He was also one of the first Wing Chun masters, which taught Wing Chun professionally. Together with Leung Jan, student of Leung Yee Tai, he probably was the most famous historical figure in the history of Wing Chun. Countless films and novels were written and directed based on their history. Fung Siu Ching`s master students in Fatshan were his son Fung Tin, the Lo brothers, Tang Suen, Dung Yick and the chemist Ma Chung Yi.


Wing Chun protects the weak

During the Ching Dynasty (1644-1911) only the larger cities were protected by the State Police. In smaller villages this task was transferred to Kung Fu masters. Fung Siu Ching`s master students guarded many villages in Fatshan and the surrounding regions.

The Lo brothers drove away a gang of robbers, armed only with butterfly knives. The people from the villages he had protected gave their Kung Fu brother Tang Suen the honorary title of “King of the Long Pole”. His long pole saved the people from the attacks of foreigners.


Wing Chun in Hong Kong

Grandmaster Wai Yan, the son of a rich Chinese family in Hong Kong, was born at the beginning of the 19th century. Via his older friend Lo Chi Woon, the young Wai Yan came into contact with the martial art Wing Chun. Wai Yan knew nothing about Kung Fu, because in his opinion, Kung Fu practitioners were too violent and uneducated.

But Lo Chi Woon (who was a Student of the Lo brothers) did have an academic title next to his title in Wing Chun. That’s why Wai Yan kept in touch with him.

One day, Lo Chi Woon asked Wai Yan whether he would teach his son the art of chinese writing (This is comparable to accepting the role of a godfather in the West). Wai Yan accepted without overlooking the consequences of his promise: Now he was responsible for the young Lo. This meant for Wai Yan, that he had the responsibility to master the Wing Chun Kuen too, because this art was an integral part of the Lo’s family tradition.


The Kung Fu Dojo "Dai Duk Lan"

In 1930 Wai Yan began to learn Wing Chun from Lo Chi Woon and his brother Lo Hung Tai. Wai Yan`s original aversion to Kung Fu turned into an incredible passion and love for the art of Wing Chun Kuen. Having mastered the art, he initiated a new project. He wanted to further explore the art and it’s fighting capabilities. The best Masters of the time should gather and bring Wing Chun to its glory again: An art without secrets. He founded a Wing Chun research academy in one of his buildings and called it Dai Duk Lan.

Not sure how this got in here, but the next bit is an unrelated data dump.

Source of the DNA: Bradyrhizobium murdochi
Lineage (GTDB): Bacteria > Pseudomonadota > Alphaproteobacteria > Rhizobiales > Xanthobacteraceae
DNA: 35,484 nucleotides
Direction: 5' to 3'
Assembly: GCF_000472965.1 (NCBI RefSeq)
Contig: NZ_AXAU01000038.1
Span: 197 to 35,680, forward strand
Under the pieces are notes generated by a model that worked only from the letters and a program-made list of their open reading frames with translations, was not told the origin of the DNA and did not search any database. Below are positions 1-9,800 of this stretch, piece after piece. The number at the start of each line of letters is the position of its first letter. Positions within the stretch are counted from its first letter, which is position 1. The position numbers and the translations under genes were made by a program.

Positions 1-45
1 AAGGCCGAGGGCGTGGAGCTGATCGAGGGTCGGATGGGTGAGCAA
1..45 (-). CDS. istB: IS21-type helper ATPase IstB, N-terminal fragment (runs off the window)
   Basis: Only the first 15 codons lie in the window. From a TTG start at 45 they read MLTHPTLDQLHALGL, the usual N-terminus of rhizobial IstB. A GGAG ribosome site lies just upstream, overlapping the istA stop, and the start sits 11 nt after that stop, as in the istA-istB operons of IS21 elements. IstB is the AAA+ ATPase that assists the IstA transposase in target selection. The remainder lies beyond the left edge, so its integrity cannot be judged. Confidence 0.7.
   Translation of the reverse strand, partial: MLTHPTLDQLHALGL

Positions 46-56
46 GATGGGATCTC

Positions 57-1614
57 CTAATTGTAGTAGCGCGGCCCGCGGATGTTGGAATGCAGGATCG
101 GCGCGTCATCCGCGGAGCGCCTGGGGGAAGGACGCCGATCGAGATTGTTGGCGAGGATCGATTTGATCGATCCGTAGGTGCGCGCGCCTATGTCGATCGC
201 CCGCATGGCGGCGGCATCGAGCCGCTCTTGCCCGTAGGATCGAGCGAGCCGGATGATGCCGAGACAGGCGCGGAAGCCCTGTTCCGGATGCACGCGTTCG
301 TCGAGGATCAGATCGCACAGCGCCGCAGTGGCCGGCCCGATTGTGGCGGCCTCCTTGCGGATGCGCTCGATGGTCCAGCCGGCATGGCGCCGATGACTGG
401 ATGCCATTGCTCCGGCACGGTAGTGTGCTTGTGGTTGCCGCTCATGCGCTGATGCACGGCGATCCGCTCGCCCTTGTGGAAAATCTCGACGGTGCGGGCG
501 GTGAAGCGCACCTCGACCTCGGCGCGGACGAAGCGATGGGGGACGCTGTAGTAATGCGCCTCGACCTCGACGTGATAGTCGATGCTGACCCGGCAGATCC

The concept of a Shaolin temple served as a model for this, where Shaolin Kung Fu was constantly tested and improved over a period of over thousand years. 


The five dragons of Wing Chun

As Wai Yan heard about an unbeatable Wing Chun master named Chu Chung Man (the unbeatable iron fist of Wing Chun) who lived in Macau, he wanted to meet immediately. This man was infamous throughout Southern China, because he could defeat any challenger without much effort. Chu Chung Man liked Wai Yan`s project so much that he followed him to Dai Dak Lan and accepted the position as the head of the research facility. Chu Chung Man also brought his friend, Wing Chun master Tam Kong into the project. Tam Kong was specialized in Kam Na concepts (Ground fighting and locking techniques to control the opponent). He was able to beat the most challengers with ease.

Sifu Wai Yan found Sifu Tang Yick in Hong Kong. At first, Tang Yick refused to share his knowledge with other Wing Chun masters. However, the openness and warmth of the others quickly changed his scepticism.

Tang Yick and Pak Cheung, the protégés of Grand Master Tang Sun who were living in Fatshan, became the kings of the longstaff. Master Pak Cheung was regarded missing since the Chinese Cultural Revolution. However, he was found on a remote farm near Fatshan by Cheng Kwong in 1978.

With Sifu Tang Yick the project now included five members: Sifu Chu Chung Man, Sifu Wai Yan, Sifu Lo Chi Woon, Sifu Tam Kong and Sifu Tang Yick. Those five men practiced and structured Wing Chun for 20 years.  

The Wing Chun masters trained every day and never missed to verify the concepts and principles. Kung Fu masters of other styles were invited to share their knowledge and exchange experiences. Also the famous Grand Master Yip Man, teacher of Bruce Lee, was often seen among the masters.


Redboat Wing Chun in the West

Sifu Jörg Weidner learned from the Wing Chun Grandmaster Andreas Hoffmann for 15 years. He also had the great honor to learn from grandmaster Cheng Kwong and Sifu Tang Chung Pak. Today the art of Wing Chun is passed on by Sifu Jörg Weidner in Neu-Ulm. To honor the outstanding role of the red boats for the preservation of the art of the Shaolin, we named our Wing Chun: Redboat Wing Chun.

What is REDBOAT?

Redboat Wing Chun is a martial art that is based on principles developed by Shaolin monks. These principles allow you to deal better with stressful situations of daily life.